The first day, Le Bon is out early taking the car for a test drive. She wears her hair in a low chignon with a green English-rose-print chiffon dress and T-strap heels. The car is borrowed from Majno, and as we sputter out of the driveway, Le Bon is bessoted; I am terrified.
Unlike the other women, neither Le Bon nor her husband. Simon Le Bon, collects cars. “I’ve always, always loved classic cars,” she says. “Up in my room I have a Formula One magazine and two classic-car magazine. I always have them with me. When I was younger and doing all the show in Paris and Milan, all the other girls would make fun of me because I would show up to hair and makeup with my Formula One mags!”
Barreling down the squiggling Tuscan road, the Bugatti sens out a constant stream of backfires, banging and popping like fireworks. The hole in the floor that serves as the gearshift rattles uneasily and, on a particularly curly, steep stretch, slips straight out of gear, refusing to be put back in places. Le Bon calmly stares straight ahead, jiggling the gear stick in an effort to shift into neutral to get to second.
“Come on, old girl! Come on!” The brakes squeal like Parisian gendarme sirens, while the honk of the horn is a noble, baritone hiccup.
On one narrow swath we come perilously close to a large man on a small bicycle, while a weary shepherd and his flock almost cause us to screech sideways. We drive past armies of grapevines that march down the sloping hills like strict rows of soldiers and groves of olive trees that glimmer silver as they fly past.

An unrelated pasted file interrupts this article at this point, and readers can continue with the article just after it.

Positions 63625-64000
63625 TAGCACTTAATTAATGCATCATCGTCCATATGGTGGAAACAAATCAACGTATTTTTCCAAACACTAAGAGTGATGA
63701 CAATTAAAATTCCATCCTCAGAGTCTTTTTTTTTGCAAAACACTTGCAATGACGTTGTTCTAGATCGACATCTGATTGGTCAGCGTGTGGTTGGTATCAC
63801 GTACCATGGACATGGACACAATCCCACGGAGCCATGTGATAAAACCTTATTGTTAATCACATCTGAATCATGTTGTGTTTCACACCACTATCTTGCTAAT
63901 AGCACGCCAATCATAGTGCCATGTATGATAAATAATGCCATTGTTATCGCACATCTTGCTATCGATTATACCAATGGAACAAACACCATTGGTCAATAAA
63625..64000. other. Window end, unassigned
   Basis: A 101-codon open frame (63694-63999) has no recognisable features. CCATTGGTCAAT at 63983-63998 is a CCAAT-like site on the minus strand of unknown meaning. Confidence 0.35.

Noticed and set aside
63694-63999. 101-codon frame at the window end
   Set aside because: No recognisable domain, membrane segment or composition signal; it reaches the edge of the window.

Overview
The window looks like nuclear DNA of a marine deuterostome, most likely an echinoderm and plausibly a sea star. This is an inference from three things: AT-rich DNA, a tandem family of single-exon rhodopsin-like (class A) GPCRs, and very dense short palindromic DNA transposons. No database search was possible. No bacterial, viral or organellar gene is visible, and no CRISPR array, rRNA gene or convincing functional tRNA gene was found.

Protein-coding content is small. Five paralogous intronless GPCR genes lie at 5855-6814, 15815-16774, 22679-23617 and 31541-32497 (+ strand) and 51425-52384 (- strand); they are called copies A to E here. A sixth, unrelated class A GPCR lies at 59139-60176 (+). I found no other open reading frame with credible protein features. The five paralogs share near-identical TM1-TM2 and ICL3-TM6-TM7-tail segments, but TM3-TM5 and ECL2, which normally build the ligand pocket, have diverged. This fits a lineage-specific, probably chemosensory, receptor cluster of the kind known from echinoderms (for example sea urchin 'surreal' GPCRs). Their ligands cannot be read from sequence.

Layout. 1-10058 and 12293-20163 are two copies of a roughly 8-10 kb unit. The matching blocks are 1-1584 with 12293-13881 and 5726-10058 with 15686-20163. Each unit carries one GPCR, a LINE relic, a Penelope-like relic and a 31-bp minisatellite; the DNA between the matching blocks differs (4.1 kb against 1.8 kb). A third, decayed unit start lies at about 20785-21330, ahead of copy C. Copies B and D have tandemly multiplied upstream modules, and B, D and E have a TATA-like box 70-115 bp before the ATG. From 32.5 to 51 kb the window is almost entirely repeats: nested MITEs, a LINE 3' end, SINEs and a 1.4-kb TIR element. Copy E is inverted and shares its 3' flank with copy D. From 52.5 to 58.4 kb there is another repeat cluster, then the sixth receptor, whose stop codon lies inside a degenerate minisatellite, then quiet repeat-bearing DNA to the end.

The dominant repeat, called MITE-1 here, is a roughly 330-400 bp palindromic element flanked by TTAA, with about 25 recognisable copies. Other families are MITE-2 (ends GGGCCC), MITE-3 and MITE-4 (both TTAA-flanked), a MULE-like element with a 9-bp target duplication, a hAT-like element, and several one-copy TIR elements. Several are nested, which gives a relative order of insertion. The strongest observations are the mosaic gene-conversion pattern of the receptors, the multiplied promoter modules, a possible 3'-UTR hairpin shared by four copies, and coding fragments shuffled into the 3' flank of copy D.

At every village we are greeted by either waves or dumbfounded stares outside roadside trattorias a ruddy shade of cantaloupe, the typical Tuscan orange.
Commanding the oldest car of the group, Le Bon lets everyone else leave ahead of us: “We never pass 50 mph, but Brenda Sullivan, the Pebble Beach–base wife of NASCAR champion Danny Sullivan, floors it past 120 mph in her 1973 Porsche Carrera.”
Lunch one afternoon is served at the hilltop Palazzo Collazzi, were pockets of conversation from the half-dozen linen covered tables float into the rafters. “Isn’t this much better than going to a spa and not eating?” ask Gwen McCaw, who lives in Seattle with her husband, telecom entrepreneur John McCaw, as she slices into her veal medallion. “That’s what you’d usually do with your girlfriends, right? Usually you’re driving from point A to point B in a minivan with four screaming kids in the back. To actually be in a car just to drive can be really relaxing and meditative.”
After lunch, over the din of our backfiring Bugatti, I tell Le Bon what McCaw had said at lunch. “That’s what I love about classic-car collectors; they all really seek out the joys in life,” she says, smiling. “It’s about the journey–that’s the thing.”
© Chloe Malle @ Vogue Magazine December 2011